by Niamh Lynch
Published on 3 October 2014
When I sat down to write this article, I was going to call it "Your First Steps in Enterprise Service Management." Then it occurred to me that if people didn't know what Enterprise Service Management actually was, they were hardly going to commit to taking steps in it! So instead, I give you: Enterprise Service Management, what it is, and how it can improve your business.
You've probably heard of ITSM - or IT Service Management. If you have an IT department, it's probably how they work, using an information management protocol on which they base decisions, leveraging the power of a comprehensive tool that supports the framework, like Kayako or Freshdesk. What's more, I'd wager that by working within the ITSM framework, and automating and managing with a solid tool, your IT department is a finely-tuned machine.
So far, so good. Now, what if I told you that ITSM can be applied to other parts of your organization , like the facilities management module, human resources, the legal department or even the finance guys? When an organization takes ITSM beyond the IT function, and uses the same theories and tools in other parts of the business, you've got yourself a foray into Enterprise Service Management. See, not such a complicated concept, right?
The complicated part is actually applying it to your business! Here are a few steps to get you started.
Good places to start include:
The general idea is to imagine what business departments have needs that can be managed, more or less, in terms of requests. So, for example, this could be in facilities management, where a user could request a faulty air conditioning vent be fixed, or a new desk be added for a new employee. In human resources, someone might need a job offer to be created, or a new employee to receive a welcome pack. In legal departments, contracts may need to be drawn up, or notices replied to, while in finance departments, invoices need to be sent and expenses approved. The use of ITSM in customer service departments is already well-established, and provides handy proof that it's a concept worth looking into.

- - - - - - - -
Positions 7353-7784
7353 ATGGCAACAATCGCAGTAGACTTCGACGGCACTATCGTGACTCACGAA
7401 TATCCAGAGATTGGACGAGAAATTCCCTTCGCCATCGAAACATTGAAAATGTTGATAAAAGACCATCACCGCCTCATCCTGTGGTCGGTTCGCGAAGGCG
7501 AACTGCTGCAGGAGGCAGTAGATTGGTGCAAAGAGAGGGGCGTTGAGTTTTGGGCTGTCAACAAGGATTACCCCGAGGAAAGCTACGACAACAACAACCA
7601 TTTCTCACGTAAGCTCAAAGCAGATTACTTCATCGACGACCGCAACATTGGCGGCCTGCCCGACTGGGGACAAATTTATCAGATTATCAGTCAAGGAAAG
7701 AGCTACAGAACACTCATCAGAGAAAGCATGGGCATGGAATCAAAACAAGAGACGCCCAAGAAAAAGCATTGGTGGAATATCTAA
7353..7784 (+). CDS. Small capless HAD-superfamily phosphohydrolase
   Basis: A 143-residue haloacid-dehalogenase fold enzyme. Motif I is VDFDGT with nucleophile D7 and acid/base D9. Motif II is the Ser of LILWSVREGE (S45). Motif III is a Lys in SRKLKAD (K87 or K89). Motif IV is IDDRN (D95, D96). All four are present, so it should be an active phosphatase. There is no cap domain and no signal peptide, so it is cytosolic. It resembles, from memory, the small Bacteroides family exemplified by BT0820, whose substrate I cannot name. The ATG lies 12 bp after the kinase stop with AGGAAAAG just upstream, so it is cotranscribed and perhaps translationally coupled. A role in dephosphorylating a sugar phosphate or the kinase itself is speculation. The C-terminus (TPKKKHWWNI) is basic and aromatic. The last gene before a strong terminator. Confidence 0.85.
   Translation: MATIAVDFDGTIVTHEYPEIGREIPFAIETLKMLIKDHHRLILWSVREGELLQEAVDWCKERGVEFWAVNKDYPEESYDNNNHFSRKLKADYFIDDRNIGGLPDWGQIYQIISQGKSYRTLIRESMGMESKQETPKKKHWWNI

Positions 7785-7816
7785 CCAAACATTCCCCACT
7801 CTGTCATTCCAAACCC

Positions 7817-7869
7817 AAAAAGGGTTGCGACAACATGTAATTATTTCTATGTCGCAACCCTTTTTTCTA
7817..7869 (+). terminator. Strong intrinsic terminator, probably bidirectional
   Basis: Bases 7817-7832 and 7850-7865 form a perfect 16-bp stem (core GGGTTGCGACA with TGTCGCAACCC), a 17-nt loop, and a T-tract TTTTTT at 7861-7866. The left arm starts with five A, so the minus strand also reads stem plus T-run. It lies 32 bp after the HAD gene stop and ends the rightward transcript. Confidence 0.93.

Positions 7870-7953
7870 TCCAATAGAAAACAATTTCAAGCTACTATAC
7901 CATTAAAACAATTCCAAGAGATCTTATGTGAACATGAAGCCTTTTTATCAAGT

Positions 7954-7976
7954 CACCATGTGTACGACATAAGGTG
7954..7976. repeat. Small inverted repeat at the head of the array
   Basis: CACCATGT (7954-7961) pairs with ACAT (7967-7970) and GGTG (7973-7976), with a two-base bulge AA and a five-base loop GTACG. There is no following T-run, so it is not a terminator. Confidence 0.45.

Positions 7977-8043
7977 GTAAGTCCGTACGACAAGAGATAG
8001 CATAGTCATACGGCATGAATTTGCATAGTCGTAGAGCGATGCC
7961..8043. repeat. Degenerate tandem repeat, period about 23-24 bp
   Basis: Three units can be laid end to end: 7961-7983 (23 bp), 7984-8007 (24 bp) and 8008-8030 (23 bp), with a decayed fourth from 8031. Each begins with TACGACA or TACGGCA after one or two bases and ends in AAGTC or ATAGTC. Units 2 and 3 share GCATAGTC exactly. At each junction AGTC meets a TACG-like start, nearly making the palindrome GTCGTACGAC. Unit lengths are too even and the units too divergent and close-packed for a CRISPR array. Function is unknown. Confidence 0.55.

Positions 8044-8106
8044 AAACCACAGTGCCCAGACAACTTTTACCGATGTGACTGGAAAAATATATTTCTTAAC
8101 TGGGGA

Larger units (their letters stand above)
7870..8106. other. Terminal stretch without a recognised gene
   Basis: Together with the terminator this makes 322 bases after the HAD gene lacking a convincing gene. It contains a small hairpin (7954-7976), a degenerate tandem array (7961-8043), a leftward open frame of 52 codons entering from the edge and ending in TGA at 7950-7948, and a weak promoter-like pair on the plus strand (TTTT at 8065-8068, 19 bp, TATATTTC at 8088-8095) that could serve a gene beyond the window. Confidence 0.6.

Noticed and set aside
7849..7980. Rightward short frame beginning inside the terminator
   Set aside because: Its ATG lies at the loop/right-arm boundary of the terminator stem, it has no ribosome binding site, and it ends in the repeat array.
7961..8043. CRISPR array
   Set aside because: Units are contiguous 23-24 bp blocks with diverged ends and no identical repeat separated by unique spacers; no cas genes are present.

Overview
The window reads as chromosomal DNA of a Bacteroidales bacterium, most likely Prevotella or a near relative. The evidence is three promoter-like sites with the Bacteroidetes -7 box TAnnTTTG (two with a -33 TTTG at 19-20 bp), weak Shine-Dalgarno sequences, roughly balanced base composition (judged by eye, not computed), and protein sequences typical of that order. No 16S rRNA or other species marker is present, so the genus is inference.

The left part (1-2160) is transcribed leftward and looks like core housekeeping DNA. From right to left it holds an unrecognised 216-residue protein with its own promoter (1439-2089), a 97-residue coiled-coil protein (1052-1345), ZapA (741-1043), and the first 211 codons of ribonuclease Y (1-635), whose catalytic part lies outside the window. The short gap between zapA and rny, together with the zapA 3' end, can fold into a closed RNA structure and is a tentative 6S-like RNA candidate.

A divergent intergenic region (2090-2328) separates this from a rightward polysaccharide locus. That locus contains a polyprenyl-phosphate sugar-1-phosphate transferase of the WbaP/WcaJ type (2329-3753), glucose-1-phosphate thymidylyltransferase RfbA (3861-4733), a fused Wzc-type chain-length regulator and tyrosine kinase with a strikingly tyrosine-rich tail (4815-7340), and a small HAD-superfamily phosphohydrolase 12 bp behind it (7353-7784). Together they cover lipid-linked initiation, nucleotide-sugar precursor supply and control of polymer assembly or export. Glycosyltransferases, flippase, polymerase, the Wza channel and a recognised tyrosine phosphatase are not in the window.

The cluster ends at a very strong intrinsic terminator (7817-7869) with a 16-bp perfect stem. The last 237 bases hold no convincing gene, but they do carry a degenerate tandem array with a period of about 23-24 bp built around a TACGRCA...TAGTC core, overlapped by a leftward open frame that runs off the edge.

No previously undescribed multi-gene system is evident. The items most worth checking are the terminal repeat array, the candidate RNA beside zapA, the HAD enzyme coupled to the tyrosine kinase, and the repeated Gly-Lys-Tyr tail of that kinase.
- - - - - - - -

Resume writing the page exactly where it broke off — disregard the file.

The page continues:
The precise method of introducing Enterprise Service Management throughout a company varies but some basics remain predictable. It all centers around the idea of "issues" (or requests), "tickets" (alerting the relevant people to the issue) and ticket management - escorting the issue to the very end of its life cycle. Added to this is often some description of service catalog, where users can see all of the types of issue they might expect to encounter in their line of work, easily enabling them to alert agents to the problem. Finally, there is often some kind of self-help aspect, where solutions and advice on determined problems can be sought out by the user without going via an agent.
To see this in action, let's take a look at some of the types of tools that might be employed for the job.
As the name suggests, Samanage is a service desk app. It contains a help desk module, but also takes care of more "executive functions." Don't let the IT part put you off, though - it's a flexible tool that can definitely cope with the change!
Kayako's a classic with lots of features that is perfect for your employees. The live chat function integrates with Jabber, and it has an API that you can integrate into your existing backend. It also has a great knowledge base function, giving your service agents even more freedom.
Jira is considered by many to be the granddaddy of ticket support software. It's got a reputation for being a very technical tool, and it's definitely aimed at IT support, but it's user-friendly and can be rolled out to employees all over the company, no matter their skill set.
Salesforce is a huge tool that is specifically recommended for large, heavy-hitting corporations. It's got built-in billing and sales options, so it's already no stranger to making the leap out of the IT department and into the rest of the company.
This app covers all the basics but is perfect for smaller teams, with mobile access and quick integration. Users also point out that it's great value for money, which is always a good thing if it's being used all over the company!
These apps - and this article - are just a taster of enterprise service management, but I hope it has opened your eyes to some new possibilities, or even alerted you to a new use of a help desk software you've already got implemented. If you have any questions or doubts, be sure to ask in the comments!
Image courtesy of Pedro Szekely: https://www.flickr.com/photos/pedrosz/5173748531/